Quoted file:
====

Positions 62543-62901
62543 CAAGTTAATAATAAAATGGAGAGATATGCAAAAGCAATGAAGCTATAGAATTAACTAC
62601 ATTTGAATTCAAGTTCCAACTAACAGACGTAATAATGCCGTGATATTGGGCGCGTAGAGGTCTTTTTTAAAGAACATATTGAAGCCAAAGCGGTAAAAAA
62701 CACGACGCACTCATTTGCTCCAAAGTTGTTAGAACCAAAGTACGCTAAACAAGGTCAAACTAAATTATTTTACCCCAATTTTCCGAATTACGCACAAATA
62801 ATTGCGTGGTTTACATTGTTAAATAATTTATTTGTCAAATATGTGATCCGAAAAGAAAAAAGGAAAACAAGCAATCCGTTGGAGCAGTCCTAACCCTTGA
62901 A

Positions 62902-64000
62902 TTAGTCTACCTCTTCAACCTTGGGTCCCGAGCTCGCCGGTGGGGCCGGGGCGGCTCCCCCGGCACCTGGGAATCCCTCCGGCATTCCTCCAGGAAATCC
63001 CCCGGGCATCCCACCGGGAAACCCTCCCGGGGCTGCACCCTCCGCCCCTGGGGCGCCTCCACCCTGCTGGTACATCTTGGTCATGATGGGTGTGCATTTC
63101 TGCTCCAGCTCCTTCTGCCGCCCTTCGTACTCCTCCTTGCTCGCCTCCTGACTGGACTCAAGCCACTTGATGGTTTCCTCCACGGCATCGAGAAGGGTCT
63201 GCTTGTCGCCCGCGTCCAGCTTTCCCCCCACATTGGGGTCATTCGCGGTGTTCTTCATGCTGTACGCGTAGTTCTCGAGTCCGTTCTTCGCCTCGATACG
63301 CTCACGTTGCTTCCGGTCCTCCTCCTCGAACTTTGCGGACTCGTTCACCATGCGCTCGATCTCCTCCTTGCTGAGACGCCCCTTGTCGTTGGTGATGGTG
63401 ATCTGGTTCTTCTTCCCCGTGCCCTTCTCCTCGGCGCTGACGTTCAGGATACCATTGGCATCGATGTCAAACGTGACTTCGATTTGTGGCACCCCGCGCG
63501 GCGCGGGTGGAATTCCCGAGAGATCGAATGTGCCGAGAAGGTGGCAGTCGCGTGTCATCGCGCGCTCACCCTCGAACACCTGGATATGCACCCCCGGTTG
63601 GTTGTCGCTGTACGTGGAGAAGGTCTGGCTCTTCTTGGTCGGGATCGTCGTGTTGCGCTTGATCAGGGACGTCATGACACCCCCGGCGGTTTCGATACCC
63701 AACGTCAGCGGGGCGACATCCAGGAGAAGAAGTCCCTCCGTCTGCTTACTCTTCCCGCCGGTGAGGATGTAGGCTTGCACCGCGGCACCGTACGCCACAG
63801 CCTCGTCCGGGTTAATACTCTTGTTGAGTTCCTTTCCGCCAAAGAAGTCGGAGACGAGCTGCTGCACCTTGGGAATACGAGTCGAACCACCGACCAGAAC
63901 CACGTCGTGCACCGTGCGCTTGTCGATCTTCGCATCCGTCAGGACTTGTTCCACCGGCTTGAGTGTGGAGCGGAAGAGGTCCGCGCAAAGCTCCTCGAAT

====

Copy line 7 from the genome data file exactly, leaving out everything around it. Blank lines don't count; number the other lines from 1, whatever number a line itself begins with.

Positions 62902-64000